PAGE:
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SEPTEMBER 2017 VOL. 18 NO. 5

Game On!

Page 8-9

Co-ops Use Football Season to Connect with Members


Manager’s

Column

Board Vacancy West River’s coop family was saddened on July 10 when one of our District 3 Director’s, Terry Peters, passed away unexpectedly. Terry had been seated last October at our annual meeting. Terry was not only a great Board member but also a good, common sense man. Not only will his family miss him dearly, but we will Dick Johnson too along with the busiCEO/General Manager ness community. Terry was a long time Wall businessman in the hospitality industry who served on many boards locally, statewide, and nationally. Our thoughts and prayers go out to his wife, Sue, and children Kelsey and Talon and the rest of the Peters’ family. What does the Board have to do with the vacant Board seat? The bylaws require the Board to appoint a new member from District 3. The person appointed by the Board will then serve the unexpired term that runs until 2019. We will keep you apprised of whom they pick to represent you in the near future. 1975700 I recently saw a couple purchasing a small in-room air conditioner at a local store. I commented to my wife; “there is a high bill complaint in the future!” Be careful when you purchase items like this, and in the winter, the small space heaters. We love the sales; we just hate it when you get your bill and are dumbfounded at what you used that month. I highly recommend our SmartHub app to track your usage whether it be by the month, day, or hour. You can log into the internet too if you do not have a smart device. If you take the time to call your trusted energy experts, us, we can give you an idea of how much an appliance might use on a normal basis before

2 S ep tember 2 0 1 7 • COOPERATIVE CONNECTIONS

you purchase it. To me it does not seem possible the sports season is already here! The volleyball, football, soccer, golf and cross-country kids are hard at it. We had our tailgate event in New Underwood at the New Underwood/Wall football game on August 18. It was a great success. Thank you to all who came out to enjoy the evening. The last 2 years our tailgate event has been the very last game of the year. The cold weather was an issue; this year, we had to plan for hot weather. For our members in the Enning/Union Center area, we will be having our appreciation event on September 7 starting at 5:00 PM. Our Rapid City appreciation day is September 22 from 11-7. Our annual meeting is October 7 in Wall. We will be busy the next few weeks. I recently returned from a Basin Manager’s meeting. This is one of the best meetings for us to attend to get pertinent information on what is going on with our main power supplier and the industry. We heard reports from all areas of Basin. There continues to be many challenges at Basin. I do not think at any time in my career has power supply been as big a topic of discussion as it has been lately. We used to depend on Basin to generate all our electric needs via the coal plants with not many questions asked. Now with the advent of many more wind resources, natural gas plants and the SPP market there is so much more uncertainty in the industry as we move forward. Many days we can purchase power off the market cheaper than we can generate our own electricity. Basin’s electric side of their business continues to do well this year. However, with the very low commodity prices in the energy market, Dakota Gasification is struggling financially. We are hopeful things will turn around in the near future. Basin is working on long term strategies to prepare for the future. Have a great rest of your summer and early fall, and remember, STAY SAFE!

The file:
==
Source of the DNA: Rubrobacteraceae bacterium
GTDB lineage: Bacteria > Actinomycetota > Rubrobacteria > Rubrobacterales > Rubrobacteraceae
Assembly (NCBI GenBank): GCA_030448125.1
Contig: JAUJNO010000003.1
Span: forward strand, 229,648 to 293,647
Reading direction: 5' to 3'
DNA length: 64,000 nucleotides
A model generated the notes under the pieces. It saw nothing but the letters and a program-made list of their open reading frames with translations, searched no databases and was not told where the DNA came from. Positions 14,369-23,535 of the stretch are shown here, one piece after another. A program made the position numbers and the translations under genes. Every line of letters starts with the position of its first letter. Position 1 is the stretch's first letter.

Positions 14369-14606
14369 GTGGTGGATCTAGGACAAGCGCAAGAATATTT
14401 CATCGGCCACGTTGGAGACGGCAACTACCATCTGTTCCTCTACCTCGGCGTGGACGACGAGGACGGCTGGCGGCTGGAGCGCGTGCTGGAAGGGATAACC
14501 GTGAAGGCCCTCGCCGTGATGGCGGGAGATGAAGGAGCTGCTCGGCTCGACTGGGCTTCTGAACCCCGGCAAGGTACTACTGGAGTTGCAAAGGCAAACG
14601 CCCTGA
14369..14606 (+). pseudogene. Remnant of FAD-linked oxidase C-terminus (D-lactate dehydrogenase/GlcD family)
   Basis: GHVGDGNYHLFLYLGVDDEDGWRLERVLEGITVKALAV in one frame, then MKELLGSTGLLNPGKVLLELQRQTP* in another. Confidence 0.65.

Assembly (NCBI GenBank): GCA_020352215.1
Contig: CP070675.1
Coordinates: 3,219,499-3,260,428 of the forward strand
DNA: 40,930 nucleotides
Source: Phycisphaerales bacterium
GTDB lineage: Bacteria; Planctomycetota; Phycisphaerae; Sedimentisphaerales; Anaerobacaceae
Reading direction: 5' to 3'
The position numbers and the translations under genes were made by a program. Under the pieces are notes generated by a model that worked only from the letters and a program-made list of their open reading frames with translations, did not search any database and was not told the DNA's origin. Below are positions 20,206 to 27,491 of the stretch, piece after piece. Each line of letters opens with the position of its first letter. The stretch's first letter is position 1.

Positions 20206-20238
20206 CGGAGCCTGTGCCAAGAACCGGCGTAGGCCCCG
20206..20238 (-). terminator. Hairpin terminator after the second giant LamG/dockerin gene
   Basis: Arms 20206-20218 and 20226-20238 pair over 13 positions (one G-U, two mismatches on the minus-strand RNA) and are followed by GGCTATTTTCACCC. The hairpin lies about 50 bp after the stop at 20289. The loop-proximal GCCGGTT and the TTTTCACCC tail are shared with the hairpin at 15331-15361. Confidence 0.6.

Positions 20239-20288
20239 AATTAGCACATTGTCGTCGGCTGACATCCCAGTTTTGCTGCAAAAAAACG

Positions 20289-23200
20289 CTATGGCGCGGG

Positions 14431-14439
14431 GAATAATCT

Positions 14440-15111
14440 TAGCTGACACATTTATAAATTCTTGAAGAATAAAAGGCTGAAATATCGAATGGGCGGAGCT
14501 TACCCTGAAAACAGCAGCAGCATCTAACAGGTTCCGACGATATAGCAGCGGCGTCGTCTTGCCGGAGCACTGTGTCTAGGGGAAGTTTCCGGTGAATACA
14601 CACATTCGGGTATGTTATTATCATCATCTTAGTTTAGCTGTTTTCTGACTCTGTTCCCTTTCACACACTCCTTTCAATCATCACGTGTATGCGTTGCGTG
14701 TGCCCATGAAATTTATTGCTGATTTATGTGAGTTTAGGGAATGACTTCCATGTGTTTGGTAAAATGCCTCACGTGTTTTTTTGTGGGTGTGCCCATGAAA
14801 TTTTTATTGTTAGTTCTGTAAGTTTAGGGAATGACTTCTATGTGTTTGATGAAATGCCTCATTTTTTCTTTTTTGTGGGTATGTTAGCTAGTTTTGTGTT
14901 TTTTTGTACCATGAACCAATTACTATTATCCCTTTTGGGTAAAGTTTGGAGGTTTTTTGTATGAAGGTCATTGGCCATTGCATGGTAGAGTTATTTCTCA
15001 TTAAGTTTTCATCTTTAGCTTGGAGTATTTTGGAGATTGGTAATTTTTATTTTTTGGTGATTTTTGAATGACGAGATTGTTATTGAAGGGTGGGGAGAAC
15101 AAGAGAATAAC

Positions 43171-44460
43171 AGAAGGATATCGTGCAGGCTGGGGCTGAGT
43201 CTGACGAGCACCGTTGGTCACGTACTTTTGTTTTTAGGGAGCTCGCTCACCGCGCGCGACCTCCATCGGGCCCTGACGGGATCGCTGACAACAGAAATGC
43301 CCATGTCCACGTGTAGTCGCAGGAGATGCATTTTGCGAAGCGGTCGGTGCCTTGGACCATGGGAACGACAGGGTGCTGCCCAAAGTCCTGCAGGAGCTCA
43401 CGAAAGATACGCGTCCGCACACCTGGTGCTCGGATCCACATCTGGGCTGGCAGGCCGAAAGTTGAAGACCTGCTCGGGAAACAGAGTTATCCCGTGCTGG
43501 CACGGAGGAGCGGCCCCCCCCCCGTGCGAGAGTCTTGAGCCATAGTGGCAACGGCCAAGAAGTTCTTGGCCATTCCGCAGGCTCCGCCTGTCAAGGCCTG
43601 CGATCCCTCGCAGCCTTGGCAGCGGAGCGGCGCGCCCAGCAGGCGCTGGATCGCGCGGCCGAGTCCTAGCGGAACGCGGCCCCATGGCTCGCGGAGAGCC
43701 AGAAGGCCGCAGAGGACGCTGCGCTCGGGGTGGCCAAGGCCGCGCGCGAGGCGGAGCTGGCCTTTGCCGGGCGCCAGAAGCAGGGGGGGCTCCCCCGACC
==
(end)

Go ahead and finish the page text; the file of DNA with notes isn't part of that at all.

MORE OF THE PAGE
Board of Director Biography

Jamie Lewis - 4 Years I am a local rancher who grew up with a strong interest in cattle, agriculture, sports and fishing. I was born in Rapid City and attended Central High School graduating in 2008. I played multiple sports, including baseball and basketball, as well as enjoyed showing cattle and participating in 4-H. I also played legion baseball in Rapid City and in Wyoming.

After graduating high school, I continued my education at South Dakota State University. In 2012, I graduated from SDSU with a Bachelor’s Degree in Animal Science and Minors in Business, Agricultural Business and Agricultural Marketing. During college I was an active member of the AGR Fraternity, a member of the SDSU livestock judging team, and member of Student Activities Committee. After college I returned home to Rapid City to work with my parents, Dan and Amy Lewis, on the ranch, Grandview Angus, which is located in Rapid Valley. The ranch’s main priority is raising registered Black Angus cattle and hay production. We have an annual bull sale, Lewis Brother’s Angus Bull Sale, the third Friday of February. Since I have moved back to West River, I have become a member of the livestock committee of the Black Hills Stock show, manage the Southside irrigation ditch, and director of western junior livestock show. Another principal priority in my life is family. I have two siblings, my sister Danielle and brother Jake, and am the proud uncle of Brock and Addyson. My grandparents are Elmer and Nyla Lewis. Recently Elise Strutt and I have announced our engagement and will be married next year. I have been a member of West River Electric Association Board of Directors since 2013. I received my NRECA CCD certificate within 2 years of being on the board, and am currently serving as board secretary since 2016. Most recently I ran for the Federated Board, and luckily enough I became the board member for Federated Rural Insurance for this region. In my 4 years of being on the board I have seen many changes and challenges, from government regulations, aging workforce, and rising cost of power. I appreciate being able to serve you as a member of the West River Electric board of directors.